This week, a sinkhole opened up on the North Lawn at the White House, just outside the press briefing room. The cause of the sinkhole was heavy rains the “swamp” climate of Washington, D.C., but the jokes still write themselves. Commentators rush to joke that the sinkhole was part of an escape tunnel for Melania Trump or a secret passage for Jared Kushner.
The most popular remark, however, was that the sinkhole was a hellmouth—a term for the entrance to hell popularized by the television show Buffy the Vampire Slayer. In Buffy, it’s imperative to keep the mouth of hell closed, lest the demons inside escape. In the Christian tradition, Jesus is believed to have descended to hell after his crucifixion, wrestled with Satan, and opened the gates of hell to allow the souls of those imprisoned there to escape.
But if extreme tourism no longer cut it and Macchu Picchu was already crossed off the proverbial bucket list, how would you “go to hell?”
In Greek mythology, the original road to hell was a river: the river Styx. But first you have to find it. According to Homer’s Odyssey, the entrance to hell could be found where the Acheron (a real river in northwest Greece) met the Pyriphlegethon and the river Styx. The Roman poet Virgil also mentions the Acheron in his version of the quest-narrative the Aeneid. Once you get to the river Styx and providing you have coins to pay him, the ferryman Charon will transport you, the recently deceased person, across the river into the afterlife.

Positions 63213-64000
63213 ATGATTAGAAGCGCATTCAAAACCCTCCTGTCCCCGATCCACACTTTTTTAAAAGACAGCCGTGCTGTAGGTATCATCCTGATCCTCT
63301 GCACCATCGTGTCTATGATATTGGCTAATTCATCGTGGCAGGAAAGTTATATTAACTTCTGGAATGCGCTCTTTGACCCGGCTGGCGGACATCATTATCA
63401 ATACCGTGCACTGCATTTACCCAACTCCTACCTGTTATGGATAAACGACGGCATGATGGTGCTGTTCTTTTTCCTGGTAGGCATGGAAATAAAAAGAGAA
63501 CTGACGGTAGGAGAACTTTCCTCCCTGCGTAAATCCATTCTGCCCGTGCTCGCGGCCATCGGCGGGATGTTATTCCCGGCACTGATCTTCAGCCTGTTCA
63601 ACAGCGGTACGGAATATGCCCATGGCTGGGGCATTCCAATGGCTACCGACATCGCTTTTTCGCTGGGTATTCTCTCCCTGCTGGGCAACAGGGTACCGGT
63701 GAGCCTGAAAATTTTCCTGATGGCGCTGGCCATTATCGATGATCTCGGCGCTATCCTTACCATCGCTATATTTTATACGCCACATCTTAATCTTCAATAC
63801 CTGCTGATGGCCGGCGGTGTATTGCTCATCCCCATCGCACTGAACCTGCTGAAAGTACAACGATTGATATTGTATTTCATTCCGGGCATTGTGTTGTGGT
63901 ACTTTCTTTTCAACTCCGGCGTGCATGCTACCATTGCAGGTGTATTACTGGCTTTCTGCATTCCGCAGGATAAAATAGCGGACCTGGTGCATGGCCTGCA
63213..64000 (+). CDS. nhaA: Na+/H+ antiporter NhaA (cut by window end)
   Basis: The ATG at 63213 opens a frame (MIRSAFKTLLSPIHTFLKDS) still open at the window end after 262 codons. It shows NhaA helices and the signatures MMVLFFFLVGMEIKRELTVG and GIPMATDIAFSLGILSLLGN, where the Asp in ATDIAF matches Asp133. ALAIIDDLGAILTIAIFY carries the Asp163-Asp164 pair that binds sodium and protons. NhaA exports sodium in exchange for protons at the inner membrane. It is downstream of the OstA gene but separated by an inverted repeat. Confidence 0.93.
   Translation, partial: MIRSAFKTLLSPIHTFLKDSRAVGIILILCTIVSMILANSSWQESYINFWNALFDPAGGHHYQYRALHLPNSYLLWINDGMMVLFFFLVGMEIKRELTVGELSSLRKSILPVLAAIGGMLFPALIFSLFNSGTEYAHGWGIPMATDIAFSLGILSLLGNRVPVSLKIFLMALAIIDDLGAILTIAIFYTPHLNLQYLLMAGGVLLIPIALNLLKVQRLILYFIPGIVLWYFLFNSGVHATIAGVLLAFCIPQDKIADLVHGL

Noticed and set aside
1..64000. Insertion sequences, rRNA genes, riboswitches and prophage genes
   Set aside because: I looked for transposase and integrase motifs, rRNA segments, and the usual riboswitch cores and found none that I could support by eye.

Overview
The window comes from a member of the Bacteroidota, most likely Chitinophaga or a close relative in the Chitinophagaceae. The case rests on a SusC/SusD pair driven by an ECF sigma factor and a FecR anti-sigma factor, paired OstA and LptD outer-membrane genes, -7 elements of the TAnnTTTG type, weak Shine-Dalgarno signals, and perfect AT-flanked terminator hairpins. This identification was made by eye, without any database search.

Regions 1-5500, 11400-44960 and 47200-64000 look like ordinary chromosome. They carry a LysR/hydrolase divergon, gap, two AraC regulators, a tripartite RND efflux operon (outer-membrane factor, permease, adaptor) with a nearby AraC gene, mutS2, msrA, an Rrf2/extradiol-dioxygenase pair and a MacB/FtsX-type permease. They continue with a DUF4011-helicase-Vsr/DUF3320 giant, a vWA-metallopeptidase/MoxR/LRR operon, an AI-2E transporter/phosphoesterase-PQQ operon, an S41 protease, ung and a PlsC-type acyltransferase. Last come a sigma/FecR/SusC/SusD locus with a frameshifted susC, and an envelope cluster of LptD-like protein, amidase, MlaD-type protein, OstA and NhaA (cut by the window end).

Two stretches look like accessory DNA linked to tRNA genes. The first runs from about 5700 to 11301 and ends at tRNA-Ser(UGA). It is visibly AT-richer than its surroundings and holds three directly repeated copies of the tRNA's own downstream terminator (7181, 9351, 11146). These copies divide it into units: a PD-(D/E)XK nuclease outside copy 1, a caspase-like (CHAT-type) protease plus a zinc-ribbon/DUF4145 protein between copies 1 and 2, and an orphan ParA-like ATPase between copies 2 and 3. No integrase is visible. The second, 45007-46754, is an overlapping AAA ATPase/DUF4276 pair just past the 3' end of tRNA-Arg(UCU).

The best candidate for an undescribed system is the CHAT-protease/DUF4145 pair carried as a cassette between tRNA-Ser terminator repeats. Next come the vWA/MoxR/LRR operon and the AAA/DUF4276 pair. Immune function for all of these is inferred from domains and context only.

Virgil was so influential that Dante mentions Charon in the Inferno. According to Dante, those who are “Uncommitted” and fail to decide between good or evil are punished by eternity on the banks of the Acheron. Neither Heaven nor hell would take them, so they stay there in torment in the vestibule.
Virgil might mention Charon, but his version of the journey to underworld takes place in Italy. Aenus, the mythological founder of Rome, descends into underworld through a crater near Cumae. Virgil describes Aeneas’s trip to Acheron, a place of flames, dead birds, and the portal to the “nether king” in the groves of Avernus (Virgil, Aeneid 6.83–330). The name Avernus means “birdless” which is likely connected to the idea that birds who flew over the lake would die from brimstone poisoning.